2015-11-13 / Front Page

Hannaford brings service to city

By Duke Harrington
Staff Writer

SOUTH PORTLAND — The South Portland planning board gave a unanimous green light to Hannaford Bros. Tuesday night, clearing the way for the supermarket to launch a new “drive-thru” service at its Philbrook Avenue location, near the Maine Mall.

The new service saves Hannaford customers the burden of shopping for their groceries, allowing them to instead call in an order for delivery to their vehicles in the parking lot.

“I think it’s a great new business,” planning board member Linda Boudreau said. “I think our elderly population is going to like this very, very much.”

Hannaford launched the new service, which it calls Hannaford ToGo, at 15 sites last year, primarily in New Hampshire and New York. Another 15 stores have become ToGo locations so far this year. It began in Westbrook this week, Kennebunk two week ago, and already exists in Yarmouth and North Windham.

However, Jay Lord, civil engineering project manager for Hannaford, said the South Portland site would be built with “a twist.”

At existing sites, groceries are delivered to waiting vehicles so that the customer never has to leave his or her car. Payment, redemption of coupons, and all other aspects of the transaction take place in the parking lot. So far, Lord said, the biggest logistical problem with the ToGo service has been storing orders until pick-up. For that reason, the Philbrook Avenue store will have a pickup area built into the right side of the existing building, with areas for dry, cold and frozen items.

“Inside, there will be boxes with all the items designated to that person,” Lord said. “It will just be pulled out, put in the cart, and taken away.”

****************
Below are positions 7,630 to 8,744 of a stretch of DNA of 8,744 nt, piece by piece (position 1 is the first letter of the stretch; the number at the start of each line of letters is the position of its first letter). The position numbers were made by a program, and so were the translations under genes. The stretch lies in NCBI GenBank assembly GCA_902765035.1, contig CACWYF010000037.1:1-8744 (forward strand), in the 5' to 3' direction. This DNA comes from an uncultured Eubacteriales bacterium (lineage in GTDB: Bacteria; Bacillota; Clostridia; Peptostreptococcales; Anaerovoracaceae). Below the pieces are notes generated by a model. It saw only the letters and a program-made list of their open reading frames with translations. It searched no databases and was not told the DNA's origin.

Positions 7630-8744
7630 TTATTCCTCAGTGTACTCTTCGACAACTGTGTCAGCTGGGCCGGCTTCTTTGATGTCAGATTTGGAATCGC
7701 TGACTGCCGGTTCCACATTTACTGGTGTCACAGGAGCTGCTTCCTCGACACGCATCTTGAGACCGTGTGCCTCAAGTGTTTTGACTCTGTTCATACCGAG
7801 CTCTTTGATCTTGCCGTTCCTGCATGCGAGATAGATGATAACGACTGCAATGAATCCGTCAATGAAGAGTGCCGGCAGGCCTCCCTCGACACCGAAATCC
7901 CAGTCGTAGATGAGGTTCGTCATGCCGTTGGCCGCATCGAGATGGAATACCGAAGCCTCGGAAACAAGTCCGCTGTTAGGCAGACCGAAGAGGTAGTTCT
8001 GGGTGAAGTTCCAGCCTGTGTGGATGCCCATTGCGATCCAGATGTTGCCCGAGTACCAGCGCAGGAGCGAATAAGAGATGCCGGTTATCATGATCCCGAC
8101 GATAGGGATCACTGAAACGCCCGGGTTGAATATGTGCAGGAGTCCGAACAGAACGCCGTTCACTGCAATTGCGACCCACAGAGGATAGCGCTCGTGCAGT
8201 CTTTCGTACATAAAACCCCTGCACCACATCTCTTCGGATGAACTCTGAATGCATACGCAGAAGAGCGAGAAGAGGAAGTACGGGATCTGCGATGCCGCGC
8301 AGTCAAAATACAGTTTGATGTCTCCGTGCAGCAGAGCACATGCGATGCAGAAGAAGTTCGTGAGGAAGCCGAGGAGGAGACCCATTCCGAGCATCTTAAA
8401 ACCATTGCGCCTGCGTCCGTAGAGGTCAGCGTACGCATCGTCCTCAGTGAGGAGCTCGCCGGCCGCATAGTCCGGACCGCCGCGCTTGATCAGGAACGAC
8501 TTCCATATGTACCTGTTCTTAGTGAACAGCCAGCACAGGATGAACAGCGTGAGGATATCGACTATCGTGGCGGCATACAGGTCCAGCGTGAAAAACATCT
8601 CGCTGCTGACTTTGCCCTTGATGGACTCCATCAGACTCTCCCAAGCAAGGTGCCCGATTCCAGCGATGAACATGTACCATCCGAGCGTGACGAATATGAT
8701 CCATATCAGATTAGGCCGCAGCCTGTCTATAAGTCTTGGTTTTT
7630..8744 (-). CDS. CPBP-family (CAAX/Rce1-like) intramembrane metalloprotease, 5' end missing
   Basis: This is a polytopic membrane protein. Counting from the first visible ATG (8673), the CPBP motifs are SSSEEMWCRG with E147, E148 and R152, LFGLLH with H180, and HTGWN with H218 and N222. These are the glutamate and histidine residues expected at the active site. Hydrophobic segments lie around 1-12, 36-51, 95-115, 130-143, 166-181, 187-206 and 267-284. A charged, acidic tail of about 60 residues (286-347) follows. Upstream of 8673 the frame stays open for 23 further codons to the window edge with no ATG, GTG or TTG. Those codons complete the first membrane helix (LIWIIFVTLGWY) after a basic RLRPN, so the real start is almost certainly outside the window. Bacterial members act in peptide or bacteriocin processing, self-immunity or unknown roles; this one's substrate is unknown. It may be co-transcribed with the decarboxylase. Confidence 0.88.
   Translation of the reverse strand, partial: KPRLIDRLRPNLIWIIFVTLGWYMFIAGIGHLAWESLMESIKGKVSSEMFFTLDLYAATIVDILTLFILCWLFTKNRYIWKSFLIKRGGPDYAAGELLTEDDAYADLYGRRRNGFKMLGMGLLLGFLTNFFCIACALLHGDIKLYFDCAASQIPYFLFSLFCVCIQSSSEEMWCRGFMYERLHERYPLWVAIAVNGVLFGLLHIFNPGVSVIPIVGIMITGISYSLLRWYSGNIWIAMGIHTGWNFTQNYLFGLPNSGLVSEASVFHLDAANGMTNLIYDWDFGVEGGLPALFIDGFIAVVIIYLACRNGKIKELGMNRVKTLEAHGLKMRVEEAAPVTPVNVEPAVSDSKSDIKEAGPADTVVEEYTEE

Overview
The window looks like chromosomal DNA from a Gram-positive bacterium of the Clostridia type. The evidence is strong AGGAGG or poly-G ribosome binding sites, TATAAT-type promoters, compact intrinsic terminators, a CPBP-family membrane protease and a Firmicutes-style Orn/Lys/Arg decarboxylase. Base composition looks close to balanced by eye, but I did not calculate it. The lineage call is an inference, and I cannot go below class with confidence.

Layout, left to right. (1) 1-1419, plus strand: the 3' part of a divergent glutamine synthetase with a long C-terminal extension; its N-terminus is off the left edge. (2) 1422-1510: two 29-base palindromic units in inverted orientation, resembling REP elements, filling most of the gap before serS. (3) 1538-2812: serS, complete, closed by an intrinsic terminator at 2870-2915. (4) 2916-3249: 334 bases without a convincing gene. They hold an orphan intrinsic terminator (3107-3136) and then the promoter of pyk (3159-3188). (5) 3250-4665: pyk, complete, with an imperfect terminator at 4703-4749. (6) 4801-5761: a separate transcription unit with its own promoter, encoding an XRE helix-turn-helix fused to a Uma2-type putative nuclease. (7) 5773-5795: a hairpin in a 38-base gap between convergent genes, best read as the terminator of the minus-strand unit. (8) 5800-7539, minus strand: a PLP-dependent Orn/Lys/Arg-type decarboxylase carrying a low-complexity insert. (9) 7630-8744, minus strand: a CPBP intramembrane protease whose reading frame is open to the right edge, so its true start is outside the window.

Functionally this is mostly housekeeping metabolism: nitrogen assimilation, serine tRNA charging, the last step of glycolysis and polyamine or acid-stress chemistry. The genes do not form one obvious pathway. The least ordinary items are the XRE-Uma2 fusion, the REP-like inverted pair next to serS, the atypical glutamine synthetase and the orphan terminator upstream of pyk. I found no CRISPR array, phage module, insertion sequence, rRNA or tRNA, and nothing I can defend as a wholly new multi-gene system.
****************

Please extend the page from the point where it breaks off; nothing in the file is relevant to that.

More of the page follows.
Lord said Hannaford employees will still help carry groceries to waiting vehicles.

A new service door for delivery vans will be added to the back of the building. City Planner Tex Haeuser said that because the new Hannaford ToGo option is sometimes referred to by the company as a drive-thru service, he misinterpreted the application, thinking customers would drive around to the back of the building in a setup similar to drive-thru windows for banks and fast food restaurants.

As actually proposed, Haeuser said, the ToGo service requires no amendment to Hannaford’s existing site plan, last approved in 2003.

“If I had known (the new door) was just for the delivery vans, I don’t know if I would have felt it needed to come here to the planning board or not,” Haeuser said. “Still, it’s new and interesting.

“And it gives Hannaford a little extra TV time,” Haeuser joked, motioning to the community television cameras broadcasting the meeting.

Lord said delivery vans would make as many as 12 trips per day to the Philbrook Avenue store from the company warehouse in Scarborough. However, there are no plans to launch home delivery.

“That’s not anything that’s even contemplated. That’s a whole different service,” he said. “But what we are doing, I think it is just the beginning. I think you’re going to see other grocery stores doing this as well.”

The one concern expressed by planning board members was that customers, given an inch on convenience, might take a mile, or, if not a mile, at least 12 feet immediately in front of the store, for quick and easy loading.

“Are you worried about people parking in the fire lane?” asked planning board member Isaac Misiuk.

“I thing that’s something that’s going to be easily controlled if they start to do that,” Lord said.

The only other real critique came from Boudreau, who said the concept as initially understood by Haeuser would actually be more useful to elderly residents of the city.

“I think they would like it better if it was a drive-up,” she said.

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